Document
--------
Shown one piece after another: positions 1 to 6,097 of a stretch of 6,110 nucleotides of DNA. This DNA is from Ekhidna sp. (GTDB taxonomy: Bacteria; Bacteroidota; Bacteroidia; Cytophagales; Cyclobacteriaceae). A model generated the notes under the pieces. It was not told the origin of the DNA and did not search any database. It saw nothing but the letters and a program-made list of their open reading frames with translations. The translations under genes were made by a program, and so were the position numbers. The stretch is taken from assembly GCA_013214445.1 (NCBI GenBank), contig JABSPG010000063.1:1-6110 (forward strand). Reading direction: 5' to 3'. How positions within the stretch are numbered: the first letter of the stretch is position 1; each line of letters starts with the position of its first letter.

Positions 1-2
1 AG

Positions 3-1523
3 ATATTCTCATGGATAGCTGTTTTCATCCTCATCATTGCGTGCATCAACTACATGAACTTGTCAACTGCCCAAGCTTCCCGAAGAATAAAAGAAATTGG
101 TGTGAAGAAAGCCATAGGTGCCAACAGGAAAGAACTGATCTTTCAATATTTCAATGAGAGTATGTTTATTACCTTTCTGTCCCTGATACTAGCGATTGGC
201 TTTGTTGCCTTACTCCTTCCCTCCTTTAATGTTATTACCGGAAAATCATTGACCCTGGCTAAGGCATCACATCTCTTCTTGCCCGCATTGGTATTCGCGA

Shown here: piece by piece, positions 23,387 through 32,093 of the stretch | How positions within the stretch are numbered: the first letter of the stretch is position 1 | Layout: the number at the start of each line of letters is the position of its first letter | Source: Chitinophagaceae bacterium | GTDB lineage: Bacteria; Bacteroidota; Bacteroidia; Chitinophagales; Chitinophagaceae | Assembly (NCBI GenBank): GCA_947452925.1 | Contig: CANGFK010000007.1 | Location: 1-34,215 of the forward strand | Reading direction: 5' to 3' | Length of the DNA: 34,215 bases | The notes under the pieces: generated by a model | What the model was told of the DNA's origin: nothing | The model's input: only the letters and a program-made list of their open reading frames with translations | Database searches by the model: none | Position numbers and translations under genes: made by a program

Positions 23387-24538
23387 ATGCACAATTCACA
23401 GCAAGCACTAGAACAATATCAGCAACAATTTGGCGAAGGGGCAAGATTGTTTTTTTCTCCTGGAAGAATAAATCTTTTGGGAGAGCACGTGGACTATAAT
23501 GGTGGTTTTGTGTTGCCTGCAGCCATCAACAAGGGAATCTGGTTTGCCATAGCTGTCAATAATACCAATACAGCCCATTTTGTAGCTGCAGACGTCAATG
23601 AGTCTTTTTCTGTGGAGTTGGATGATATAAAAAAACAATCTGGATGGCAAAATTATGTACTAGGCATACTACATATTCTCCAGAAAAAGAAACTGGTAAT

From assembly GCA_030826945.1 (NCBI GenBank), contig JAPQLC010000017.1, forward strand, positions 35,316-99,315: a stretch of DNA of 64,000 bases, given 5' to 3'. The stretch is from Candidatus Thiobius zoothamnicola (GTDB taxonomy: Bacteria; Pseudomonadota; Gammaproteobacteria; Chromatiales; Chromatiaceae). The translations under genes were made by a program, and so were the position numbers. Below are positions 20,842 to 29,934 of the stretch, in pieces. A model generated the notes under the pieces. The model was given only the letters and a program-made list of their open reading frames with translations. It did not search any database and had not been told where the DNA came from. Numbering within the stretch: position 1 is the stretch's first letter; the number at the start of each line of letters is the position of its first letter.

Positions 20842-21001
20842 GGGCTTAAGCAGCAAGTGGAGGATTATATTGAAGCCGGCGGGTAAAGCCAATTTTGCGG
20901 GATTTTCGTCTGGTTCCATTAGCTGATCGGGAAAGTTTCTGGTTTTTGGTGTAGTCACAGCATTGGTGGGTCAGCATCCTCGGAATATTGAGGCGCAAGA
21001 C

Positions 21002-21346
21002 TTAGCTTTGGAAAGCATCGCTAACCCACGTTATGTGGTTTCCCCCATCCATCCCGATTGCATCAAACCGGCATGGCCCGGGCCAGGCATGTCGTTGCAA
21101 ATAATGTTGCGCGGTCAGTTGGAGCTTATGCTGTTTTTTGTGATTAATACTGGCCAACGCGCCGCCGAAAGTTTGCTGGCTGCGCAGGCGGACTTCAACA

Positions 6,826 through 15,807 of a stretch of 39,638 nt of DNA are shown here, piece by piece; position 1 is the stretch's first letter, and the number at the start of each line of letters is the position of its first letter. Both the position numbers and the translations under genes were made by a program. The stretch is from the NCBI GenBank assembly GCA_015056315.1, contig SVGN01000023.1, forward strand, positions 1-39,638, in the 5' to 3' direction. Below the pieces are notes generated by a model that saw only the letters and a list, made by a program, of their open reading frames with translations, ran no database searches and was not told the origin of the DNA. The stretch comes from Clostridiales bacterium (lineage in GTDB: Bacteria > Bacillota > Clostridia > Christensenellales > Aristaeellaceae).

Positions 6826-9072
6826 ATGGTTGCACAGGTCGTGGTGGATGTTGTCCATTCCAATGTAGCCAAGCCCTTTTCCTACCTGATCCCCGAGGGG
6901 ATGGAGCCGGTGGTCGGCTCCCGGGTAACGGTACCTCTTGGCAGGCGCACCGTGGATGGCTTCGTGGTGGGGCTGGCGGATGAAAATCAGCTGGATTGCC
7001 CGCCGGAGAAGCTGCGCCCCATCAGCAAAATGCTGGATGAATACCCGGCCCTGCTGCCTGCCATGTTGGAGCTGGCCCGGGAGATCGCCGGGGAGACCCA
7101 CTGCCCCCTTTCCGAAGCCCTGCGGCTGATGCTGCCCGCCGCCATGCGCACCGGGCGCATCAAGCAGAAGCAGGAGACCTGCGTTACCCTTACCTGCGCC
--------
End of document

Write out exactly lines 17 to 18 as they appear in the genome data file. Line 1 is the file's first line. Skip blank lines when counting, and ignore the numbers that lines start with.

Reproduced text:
20901 GATTTTCGTCTGGTTCCATTAGCTGATCGGGAAAGTTTCTGGTTTTTGGTGTAGTCACAGCATTGGTGGGTCAGCATCCTCGGAATATTGAGGCGCAAGA
21001 C